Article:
Nov 152019

Constellatia (photo by John Second)


(Andy Synn prepared this collection of reviews of six albums, some brand new and some from a bit earlier in the year.)

Phew… I am absolutely swamped at the moment. Writing, recording, practicing… oh, and that pesky day job… are all keeping me exceptionally busy. Plus I’m currently tackling a (thankfully) mild dose of the flu. All of which means I’m more behind than usual when it comes to reviewing new (and not so new) albums.

Still, I’m not going to let a little thing like a complete lack of time stop me from ending the week on my own terms, so here’s a handful of albums for you all to check out over the weekend.




As a big fan of both Crow Black Sky and Wildernessking (the latter in particular will always have a special place in my heart) I was extremely intrigued (and excited) to hear that members of both bands (Gideon Lamprecht and Keenan Oakes) were coming together in a new project by the name of Constellatia, whose debut album is out today.

Not quite “Post Metal” and not quite “Black Metal”… but not exactly “Post-Black Metal” either… these four songs are all about tonality and texture, combining gleaming melodies and seething blastbeats, cathartic screams and soothing cleans, into a series of cinematic, introspective soundscapes perfect for long dark nights and languid, blissful days.









On their first album in over seven years Singaporean savages Impiety sound like a band reborn, which I’m sure has a lot to do with the addition of a pair of new/new-ish guitarists who’ve brought not just some new blood but also some new brutality to the band’s sound.

Whatever the reason though, Versus All Gods is an uncompromising slab of pure riffosity – part Death Metal, part Black Metal, part Thrash – that rejects some of the slightly proggy (if that’s the right word) proclivities from their past work (in the sense that none of the songs here is longer than five minutes) in favour of an array of massive hooks and streamlined songs which emphasise the Thrashy nature of the band’s sound in this particular incarnation.

It’s hellishly good fun, and well worth checking out.









The debut album from these Belgian Black/Death brutalisers may be a little rough around the edges, but it also showcases more ambition than most bands display at such an early stage of their career.

Possessing a dense, viscerally dissonant sound, along with some venomously varied vocals which switch between a commanding bellow, a morbid growl, and a savage snarl, tracks like “The Push Towards Daath” and “I Am The Utterance of My Names” are as overwhelmingly ominous and blisteringly bombastic as any of the more well-known and well-established names you might care to mention, and although the inclusion of synths and spoken-word parts, doomy atmospherics, and ambient passages sometimes feels a little OTT (and probably will do until the band find the right balance of elements in the future) the sheer impact of this album can’t be understated.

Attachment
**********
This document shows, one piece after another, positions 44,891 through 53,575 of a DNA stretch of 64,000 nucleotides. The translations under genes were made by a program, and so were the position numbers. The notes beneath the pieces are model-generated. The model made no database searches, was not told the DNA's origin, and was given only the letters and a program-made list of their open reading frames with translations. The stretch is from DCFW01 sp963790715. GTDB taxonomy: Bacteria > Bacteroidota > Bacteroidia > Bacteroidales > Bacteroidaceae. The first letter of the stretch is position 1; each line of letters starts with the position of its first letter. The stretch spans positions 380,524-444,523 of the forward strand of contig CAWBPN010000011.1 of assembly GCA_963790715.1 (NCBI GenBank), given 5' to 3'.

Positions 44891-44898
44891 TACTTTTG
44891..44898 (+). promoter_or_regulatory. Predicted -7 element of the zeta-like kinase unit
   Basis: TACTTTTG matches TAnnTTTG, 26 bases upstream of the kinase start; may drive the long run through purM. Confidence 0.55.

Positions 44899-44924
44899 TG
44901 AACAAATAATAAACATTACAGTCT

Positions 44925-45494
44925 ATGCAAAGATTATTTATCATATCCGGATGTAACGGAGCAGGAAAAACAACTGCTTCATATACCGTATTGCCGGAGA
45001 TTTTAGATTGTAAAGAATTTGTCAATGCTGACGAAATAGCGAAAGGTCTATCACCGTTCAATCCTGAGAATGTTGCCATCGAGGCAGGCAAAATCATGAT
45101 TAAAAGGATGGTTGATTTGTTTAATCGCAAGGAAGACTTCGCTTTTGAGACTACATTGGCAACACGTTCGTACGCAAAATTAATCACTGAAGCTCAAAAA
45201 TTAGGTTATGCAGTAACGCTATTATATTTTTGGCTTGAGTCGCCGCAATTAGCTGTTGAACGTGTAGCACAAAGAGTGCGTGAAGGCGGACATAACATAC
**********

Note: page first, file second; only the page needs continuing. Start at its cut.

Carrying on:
The oldest album here is also one of the best, featuring two spellbinding tracks of epic, dynamic, thrillingly melodic Black Metal which, when taken together, make this record one of the most powerful and progressive pieces of blackened art of 2019.

There’s not really much more to say than that. Despite both tracks being over twenty minutes long they remain engaging and electrifying throughout, equally capable of boiling your blood and chilling your bones while also tugging at your heartstrings with reckless abandon.









Polish quintet Orphanage Named Earth are (as far as I’m aware) a new name to our humble site, but their Crust-Punk-meets-Post-Metal sound will be familiar to fans of underground legends like Tragedy, Isis, and Fall of Efrafa.

And while that certainly sets a very high bar for them to reach, songs like “Cradle to Grave” and “I Look Beyond” capture and combine the very best elements of these influential names to create an impressively intense experience that’s part raw energy and part bleak beauty.









“True Norwegian Black Metal”. That’s basically all I need to say here.

On their ninth album these Northern nightmares sound as angry, aggressive, and abrasive as ever, while also displaying the keen-edged experience of a band with many years, and many miles, under their collective belt.

And while there’s nothing here that pushes the genre in any new directions… that’s clearly not the point. What Ragnarok are doing here is proving their mastery of the style – when to blast, when to groove, when to be patient, and when to be ruthless – and I challenge anyone to argue that they haven’t achieved that with Non Debellicata.



  1. Interesting set of bands, although none really tickle my fancy, Im sad to say….Cant argue about tatse, I guess.

    I have Ragnarok’s first album…I liked that one a lot w its fuzzy guitars and atmosphere; let’s just say that this new track ‘bestial emptiness’ is a very ironic title which sums up how I feel abt Ragnarok…

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